WikiLeaks releases documents it says show Central Intelligence Agency hacking methods

Mar 10, 2017, 00:46
WikiLeaks releases documents it says show Central Intelligence Agency hacking methods

Tuesday's leak of more than 8,000 documents touched off an worldwide uproar, as some of the spy agency's most closely guarded cyber tools were allegedly revealed to the world. Apple said in a statement on Wednesday that "many" of the iOS exploits described in the release had already been patched, noting that it would "continue to work to rapidly address any identified vulnerabilities".

"And there are questions as to how useful this collaboration will be considering that U.S. intelligence officials say much of the data and documents published detailed techniques that are over two years old, a lot of the software has already been outdated and those flaws have been fixed". The WikiLieaks documents describe ways to get information in those apps on Android devices but only after gaining full control of those phones. Wikileaks published confidential documents on all those programs. This is the first part of the "Vault 7" series of leaks, and is being called "Year Zero". The app makers also advice consumers to not use rooted or jailbroken devices, and install various security software required to keep malware at bay. One appeared to show a list of Apple iOS security flaws purchased by United States intelligence agencies so they could gain access to those devices. "Our analysis is ongoing". The data also included digital espionage techniques used by other countries including Russian Federation. In the meantime, without more information, the company says "the scope of action that can be taken by Cisco is limited". It appears they had vast methods for getting around the top security products out there to evade detection including more targeted approaches to EMET and more direct exploits. It is also withholding information on Central Intelligence Agency targets and the machines used to attack them, which the organization claims are scattered throughout Latin America, Europe, and the US. The group also claims that the C.I.A. can break into iPhones, which are thought to be more secure devices than their Android counterparts.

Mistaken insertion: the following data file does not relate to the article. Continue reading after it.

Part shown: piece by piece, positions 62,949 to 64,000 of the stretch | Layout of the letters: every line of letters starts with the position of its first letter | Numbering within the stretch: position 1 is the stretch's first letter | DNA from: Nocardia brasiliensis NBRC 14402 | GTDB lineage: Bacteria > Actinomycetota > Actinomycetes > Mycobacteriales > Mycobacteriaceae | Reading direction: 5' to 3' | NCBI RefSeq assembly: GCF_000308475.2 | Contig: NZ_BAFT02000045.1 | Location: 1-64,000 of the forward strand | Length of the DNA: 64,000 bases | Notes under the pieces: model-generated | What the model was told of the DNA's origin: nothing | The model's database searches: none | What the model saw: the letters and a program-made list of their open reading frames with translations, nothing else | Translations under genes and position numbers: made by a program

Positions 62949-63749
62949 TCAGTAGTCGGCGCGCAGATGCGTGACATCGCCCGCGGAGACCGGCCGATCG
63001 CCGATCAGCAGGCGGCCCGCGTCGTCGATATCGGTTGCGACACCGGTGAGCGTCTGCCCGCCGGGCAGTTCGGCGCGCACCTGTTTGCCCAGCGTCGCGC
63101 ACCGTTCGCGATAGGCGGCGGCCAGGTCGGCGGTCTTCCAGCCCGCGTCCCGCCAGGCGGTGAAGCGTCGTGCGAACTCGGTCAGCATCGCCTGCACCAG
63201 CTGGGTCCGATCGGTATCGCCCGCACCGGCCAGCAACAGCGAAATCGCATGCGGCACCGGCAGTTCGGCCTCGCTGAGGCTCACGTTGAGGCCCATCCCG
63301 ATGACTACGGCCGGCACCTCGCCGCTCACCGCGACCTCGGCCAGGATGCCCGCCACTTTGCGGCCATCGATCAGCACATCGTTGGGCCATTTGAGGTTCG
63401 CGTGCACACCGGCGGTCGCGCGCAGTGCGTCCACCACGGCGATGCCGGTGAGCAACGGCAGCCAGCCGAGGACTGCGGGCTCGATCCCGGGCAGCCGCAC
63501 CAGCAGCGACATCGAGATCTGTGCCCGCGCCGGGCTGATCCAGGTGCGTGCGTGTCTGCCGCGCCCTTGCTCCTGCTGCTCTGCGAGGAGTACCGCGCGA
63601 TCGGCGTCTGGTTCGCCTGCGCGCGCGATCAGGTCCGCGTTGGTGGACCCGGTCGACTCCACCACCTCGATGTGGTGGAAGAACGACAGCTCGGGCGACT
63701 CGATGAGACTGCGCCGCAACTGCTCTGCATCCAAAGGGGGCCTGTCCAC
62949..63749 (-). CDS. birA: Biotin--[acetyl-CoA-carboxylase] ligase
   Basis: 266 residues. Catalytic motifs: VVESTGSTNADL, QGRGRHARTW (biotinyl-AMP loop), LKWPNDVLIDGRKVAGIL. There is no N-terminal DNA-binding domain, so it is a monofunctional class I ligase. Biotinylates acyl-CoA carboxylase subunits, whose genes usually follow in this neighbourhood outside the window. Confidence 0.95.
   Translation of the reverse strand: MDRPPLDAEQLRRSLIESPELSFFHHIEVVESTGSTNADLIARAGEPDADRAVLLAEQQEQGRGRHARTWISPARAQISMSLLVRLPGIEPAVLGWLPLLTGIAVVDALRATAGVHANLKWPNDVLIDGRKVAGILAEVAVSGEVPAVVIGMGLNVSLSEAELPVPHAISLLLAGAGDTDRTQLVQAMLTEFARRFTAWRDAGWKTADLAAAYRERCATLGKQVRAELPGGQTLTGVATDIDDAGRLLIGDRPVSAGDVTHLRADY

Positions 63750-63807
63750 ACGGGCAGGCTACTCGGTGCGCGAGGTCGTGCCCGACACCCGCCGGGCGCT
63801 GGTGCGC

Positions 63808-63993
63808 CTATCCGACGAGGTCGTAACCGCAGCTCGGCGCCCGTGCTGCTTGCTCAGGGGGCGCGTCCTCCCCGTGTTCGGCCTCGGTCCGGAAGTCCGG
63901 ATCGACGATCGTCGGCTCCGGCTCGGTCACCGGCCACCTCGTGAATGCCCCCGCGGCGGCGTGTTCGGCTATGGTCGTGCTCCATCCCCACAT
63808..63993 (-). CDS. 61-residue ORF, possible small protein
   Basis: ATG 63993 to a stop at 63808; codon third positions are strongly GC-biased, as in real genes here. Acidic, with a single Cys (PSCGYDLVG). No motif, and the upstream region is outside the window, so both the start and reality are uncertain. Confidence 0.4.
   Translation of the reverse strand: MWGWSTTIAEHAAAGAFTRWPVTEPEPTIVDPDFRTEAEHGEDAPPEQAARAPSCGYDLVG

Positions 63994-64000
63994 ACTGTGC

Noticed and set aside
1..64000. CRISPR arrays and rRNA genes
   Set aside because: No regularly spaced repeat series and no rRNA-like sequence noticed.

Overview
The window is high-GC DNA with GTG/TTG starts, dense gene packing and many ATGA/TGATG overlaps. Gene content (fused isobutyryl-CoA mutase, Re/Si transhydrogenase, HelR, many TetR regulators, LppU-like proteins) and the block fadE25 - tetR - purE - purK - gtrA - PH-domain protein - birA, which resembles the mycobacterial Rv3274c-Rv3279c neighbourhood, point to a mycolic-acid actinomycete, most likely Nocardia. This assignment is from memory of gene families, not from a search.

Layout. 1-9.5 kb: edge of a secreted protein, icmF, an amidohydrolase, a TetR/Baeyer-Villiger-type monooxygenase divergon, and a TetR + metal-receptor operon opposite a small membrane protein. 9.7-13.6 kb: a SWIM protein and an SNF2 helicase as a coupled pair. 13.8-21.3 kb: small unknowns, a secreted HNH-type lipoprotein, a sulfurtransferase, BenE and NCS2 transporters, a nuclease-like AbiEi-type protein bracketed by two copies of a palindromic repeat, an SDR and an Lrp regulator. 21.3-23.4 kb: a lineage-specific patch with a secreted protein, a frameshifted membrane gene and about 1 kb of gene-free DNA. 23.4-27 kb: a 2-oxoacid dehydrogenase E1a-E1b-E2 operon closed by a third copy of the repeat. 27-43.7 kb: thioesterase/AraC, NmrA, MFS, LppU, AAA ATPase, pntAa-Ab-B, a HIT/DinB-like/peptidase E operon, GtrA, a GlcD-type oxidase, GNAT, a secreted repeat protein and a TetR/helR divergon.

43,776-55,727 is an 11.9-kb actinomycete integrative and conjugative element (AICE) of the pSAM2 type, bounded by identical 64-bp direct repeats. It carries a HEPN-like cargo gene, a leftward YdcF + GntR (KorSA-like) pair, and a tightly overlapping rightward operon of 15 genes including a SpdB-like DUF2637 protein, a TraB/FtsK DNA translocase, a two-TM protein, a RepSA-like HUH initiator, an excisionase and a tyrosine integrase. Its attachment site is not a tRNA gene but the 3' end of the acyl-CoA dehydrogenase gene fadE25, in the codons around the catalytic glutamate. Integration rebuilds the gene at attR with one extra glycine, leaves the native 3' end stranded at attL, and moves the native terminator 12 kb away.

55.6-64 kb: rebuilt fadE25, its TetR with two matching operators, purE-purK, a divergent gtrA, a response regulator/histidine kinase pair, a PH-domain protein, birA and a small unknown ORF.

On Tuesday, WikiLeaks published what amounts to the biggest trove of leaked documents in the CIA's history.

"There's no question that there's a fire drill going on right now, " said Jake Williams, a security expert with Augusta, Georgia-based Rendition Infosec.

WikiLeaks said the archive was circulated "among former USA government hackers and contractors", before one of them passed it onto the whistleblowing group - suggesting it was an insider similar to Edward Snowden who handled the documents. "The American public should be deeply troubled by any Wikileaks disclosure created to damage the intelligence community's ability to protect America against terrorists and other adversaries", CIA spokesman Ryan Tripani said.